85th AMS Annual Meeting

Monday, 10 January 2005: 11:45 AM
Couple Distributed Earth System Models
Shujia Zhou, Northrop Grumman IT /TASC, Greenbelt, MD; and B. Womack and G. Higgins
Typical Earth system models consist of several complex model components coupled together through data exchanges. They require large amounts of data for initialization and may produce an even greater amount during execution. Ideally, an Earth system model would like to have the best combination of components available in the community and to execute on the platform that those components were optimized for. For validation, an Earth system model may also need to compare results using components from different institutions. However, efficiently distributing the data required by model components and managing their execution on multiple computer systems have been two major barriers to the development of distributed Earth system models.

In the last few years, several relevant technology advances have been made: Lambda networks, Grid Computing, Earth System Modeling Framework, and Common Component Architecture. Lambda networks provide transparent end-to-end dedicated bandwidth for fast delivery of huge amounts of data. A Lambda network is being constructed to connect institutions across the U.S. Grid computing integrates networking, communication, computation and information to provide a computation and data management capability that forms a virtual platform for information. Recently the Open Grid Services Architecture (OGSA) has been proposed to standardize Grid Computing. Grid-enabled applications are being demonstrated. The Earth System Modeling Framework (ESMF) is a community framework for Earth systems, funded by NASA’s ESTO/CT project. Its goal is to facilitate model coupling and to make models interoperable across organizations. The ESMF software consists of a superstructure (coupling) and an infrastructure (data structures and utilities). DOE also supports the Common Component Architecture (CCA) project defining a minimal set of standard interfaces for a high-performance component framework.

ESMF provides a component framework designed for the Earth system community. The current combination of increasing availability of high-speed dedicated bandwidth, standards for Grid applications, and high-performance component frameworks for Earth system models provide an important opportunity to evaluate how the ESMF architecture and its compliant applications can be extended to work in a Grid Computing environment. The current ESMF implementation is directed at running coupled model components on a local computer. Consequently, to couple ESMF compliant model components from different institutions, the source codes and their supporting environment such as input data and libraries have to be physically ported to one computer. Porting the source code for a complex Earth system model to a new machine is only the beginning. To be used operationally, the model must then go through a rigorous validation process to ensure that the porting process did not introduce any errors into the model. It may also need to undergo a performance optimization process to allow it to run efficiently on the new computer.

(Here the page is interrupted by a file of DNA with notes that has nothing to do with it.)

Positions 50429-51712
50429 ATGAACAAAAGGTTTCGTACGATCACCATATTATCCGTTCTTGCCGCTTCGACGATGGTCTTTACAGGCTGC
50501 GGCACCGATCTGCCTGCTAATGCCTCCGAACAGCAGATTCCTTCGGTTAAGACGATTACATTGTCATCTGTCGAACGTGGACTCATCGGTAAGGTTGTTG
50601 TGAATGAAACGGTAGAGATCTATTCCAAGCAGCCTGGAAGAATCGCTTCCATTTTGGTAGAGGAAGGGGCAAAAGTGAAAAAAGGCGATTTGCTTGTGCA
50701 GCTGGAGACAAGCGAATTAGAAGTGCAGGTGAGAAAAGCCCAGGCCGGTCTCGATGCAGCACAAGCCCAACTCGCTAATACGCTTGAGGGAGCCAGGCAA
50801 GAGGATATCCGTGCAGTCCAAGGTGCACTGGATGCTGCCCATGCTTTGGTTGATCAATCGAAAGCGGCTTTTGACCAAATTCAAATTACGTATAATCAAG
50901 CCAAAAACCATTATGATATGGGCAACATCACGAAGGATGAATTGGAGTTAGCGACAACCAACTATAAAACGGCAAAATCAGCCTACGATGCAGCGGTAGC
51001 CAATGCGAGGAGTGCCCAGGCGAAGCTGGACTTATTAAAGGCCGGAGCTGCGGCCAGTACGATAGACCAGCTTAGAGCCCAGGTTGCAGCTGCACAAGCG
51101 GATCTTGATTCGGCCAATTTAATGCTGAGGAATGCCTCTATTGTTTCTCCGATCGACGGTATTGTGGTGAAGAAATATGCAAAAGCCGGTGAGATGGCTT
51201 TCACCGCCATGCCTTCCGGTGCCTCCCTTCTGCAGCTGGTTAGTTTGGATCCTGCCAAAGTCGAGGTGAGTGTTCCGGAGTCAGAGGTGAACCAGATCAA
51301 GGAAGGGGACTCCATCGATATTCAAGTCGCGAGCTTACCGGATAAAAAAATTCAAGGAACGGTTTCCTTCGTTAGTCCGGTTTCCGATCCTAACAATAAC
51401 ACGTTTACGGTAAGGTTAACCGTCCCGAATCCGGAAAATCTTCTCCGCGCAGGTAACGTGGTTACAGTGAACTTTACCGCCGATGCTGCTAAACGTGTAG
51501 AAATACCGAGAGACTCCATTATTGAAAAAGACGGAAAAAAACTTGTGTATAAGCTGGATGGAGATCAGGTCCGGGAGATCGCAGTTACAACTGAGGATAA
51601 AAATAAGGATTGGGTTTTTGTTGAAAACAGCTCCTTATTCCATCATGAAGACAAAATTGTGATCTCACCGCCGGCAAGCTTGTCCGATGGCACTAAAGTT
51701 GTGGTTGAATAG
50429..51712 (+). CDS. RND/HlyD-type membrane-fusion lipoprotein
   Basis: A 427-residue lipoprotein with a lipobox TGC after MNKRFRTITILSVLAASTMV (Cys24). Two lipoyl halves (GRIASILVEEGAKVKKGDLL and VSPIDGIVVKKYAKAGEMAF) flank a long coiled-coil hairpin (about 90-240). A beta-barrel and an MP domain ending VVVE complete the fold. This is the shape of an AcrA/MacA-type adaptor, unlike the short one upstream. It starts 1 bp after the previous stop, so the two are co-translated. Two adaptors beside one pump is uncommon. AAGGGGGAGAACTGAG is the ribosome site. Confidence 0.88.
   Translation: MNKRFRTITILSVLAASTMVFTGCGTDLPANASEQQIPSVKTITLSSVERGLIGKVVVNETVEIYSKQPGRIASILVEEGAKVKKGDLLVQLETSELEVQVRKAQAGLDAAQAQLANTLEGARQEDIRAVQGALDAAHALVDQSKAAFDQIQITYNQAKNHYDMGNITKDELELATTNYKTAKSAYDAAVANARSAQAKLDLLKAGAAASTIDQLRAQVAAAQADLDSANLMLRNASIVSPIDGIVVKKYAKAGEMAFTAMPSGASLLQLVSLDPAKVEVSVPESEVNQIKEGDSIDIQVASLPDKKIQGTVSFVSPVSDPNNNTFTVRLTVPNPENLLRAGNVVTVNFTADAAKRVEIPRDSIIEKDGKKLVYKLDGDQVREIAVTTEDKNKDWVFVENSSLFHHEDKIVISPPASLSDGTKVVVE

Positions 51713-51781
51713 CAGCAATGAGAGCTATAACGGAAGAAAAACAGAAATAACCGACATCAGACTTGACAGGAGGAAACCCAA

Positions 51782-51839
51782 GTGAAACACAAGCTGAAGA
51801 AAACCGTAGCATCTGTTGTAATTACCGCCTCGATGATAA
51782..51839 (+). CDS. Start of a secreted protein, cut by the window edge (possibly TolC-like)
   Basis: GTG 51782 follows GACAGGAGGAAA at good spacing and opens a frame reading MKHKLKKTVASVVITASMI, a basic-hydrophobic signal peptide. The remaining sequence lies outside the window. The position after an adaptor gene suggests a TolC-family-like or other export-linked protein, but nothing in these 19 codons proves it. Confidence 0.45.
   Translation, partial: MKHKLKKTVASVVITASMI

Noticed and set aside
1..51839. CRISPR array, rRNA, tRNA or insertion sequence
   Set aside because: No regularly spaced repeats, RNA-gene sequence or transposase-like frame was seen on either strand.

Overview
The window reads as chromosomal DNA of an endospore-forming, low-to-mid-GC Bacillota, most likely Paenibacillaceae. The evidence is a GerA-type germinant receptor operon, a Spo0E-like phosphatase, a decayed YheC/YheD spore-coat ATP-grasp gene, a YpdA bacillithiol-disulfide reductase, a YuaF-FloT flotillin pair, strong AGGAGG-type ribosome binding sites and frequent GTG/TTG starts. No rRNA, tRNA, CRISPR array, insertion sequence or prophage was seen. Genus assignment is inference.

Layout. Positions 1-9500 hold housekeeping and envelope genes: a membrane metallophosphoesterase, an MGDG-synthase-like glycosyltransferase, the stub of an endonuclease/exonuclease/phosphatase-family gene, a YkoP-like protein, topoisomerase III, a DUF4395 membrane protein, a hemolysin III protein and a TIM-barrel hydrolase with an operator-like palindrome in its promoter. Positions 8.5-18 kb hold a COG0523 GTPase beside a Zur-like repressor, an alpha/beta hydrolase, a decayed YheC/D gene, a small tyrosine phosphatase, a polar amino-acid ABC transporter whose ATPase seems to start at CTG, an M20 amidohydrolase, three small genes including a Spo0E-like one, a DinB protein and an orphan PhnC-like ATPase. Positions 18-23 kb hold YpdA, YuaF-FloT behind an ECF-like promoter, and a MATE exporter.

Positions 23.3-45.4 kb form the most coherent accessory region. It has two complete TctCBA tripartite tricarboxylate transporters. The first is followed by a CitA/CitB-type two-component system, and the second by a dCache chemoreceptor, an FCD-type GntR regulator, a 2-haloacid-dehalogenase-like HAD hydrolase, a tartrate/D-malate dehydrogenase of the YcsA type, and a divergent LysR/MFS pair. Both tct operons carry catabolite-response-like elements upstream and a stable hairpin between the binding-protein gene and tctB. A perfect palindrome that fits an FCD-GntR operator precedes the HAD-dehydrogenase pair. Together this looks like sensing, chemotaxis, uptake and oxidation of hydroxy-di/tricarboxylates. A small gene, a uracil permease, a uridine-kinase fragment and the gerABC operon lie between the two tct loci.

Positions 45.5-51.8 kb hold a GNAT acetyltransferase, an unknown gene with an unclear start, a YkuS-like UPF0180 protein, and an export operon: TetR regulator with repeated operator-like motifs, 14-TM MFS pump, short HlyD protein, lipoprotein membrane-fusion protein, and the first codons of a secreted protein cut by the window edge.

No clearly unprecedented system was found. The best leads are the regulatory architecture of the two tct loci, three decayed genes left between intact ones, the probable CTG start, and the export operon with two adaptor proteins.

ESMF’s component design encapsulates an Earth system model component’s implementation behind a standard interface and provides a handle to access the component. This design facilitates interaction among model components and conforms in principle to the design of a Grid service. To explore this issue, we have Grid-enabled an ESMF-CCA Prototype 1.0 based on CCA’s Ccaffeine framework and the ESMF design. XCAT, a CCA compliant framework, is chosen to replace Ccaffeine since XCAT allows for CCA components to be compatible with Open Grid Standard Interface (OGSI) specification, which enables CCA components to be accessible via standard Grid clients. In this talk, we will describe the ESMF-CCA Prototype 2.0 and how its technology can be used to support Earth system models on the Grid. In addition, we will also discuss how a distributed CCA framework based on MPI (DCA) can be used to couple distributed, parallel Earth system models.

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